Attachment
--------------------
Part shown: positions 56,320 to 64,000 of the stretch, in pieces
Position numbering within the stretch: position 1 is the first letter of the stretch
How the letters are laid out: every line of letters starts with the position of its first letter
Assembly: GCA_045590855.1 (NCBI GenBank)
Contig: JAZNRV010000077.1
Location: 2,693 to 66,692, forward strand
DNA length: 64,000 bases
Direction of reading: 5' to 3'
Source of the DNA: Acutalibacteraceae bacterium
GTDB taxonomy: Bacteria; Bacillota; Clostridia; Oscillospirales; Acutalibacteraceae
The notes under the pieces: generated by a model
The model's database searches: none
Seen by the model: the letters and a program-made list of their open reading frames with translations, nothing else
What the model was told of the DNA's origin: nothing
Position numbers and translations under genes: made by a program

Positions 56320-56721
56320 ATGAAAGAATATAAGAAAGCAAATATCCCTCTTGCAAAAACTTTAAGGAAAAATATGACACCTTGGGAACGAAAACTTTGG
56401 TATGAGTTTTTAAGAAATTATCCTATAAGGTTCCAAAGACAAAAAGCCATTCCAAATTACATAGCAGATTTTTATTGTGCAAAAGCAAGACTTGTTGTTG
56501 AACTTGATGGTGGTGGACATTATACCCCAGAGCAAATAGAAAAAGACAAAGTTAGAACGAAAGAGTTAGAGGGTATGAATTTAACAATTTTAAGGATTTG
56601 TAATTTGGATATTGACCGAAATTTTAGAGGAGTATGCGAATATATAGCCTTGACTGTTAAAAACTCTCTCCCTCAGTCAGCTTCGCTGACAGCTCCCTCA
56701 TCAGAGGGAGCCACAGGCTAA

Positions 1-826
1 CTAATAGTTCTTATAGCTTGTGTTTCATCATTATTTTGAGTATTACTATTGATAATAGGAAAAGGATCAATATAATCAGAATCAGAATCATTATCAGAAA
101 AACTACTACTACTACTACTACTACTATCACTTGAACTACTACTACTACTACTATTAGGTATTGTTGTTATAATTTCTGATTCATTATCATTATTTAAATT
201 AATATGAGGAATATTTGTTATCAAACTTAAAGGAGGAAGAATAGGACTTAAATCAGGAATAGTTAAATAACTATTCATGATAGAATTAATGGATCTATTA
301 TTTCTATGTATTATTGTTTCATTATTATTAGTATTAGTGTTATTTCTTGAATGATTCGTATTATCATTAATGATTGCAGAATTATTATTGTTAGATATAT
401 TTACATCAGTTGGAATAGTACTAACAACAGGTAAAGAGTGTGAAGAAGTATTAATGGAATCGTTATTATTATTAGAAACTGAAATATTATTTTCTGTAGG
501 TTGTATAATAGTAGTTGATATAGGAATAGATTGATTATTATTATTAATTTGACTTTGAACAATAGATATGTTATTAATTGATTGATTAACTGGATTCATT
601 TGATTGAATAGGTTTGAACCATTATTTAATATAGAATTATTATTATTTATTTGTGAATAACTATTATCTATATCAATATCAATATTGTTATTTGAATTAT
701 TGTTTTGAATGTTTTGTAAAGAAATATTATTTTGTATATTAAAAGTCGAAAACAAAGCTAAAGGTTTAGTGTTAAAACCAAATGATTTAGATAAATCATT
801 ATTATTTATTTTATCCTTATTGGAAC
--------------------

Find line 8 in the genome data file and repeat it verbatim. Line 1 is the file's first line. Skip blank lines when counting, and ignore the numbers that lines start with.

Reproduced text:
Direction of reading: 5' to 3'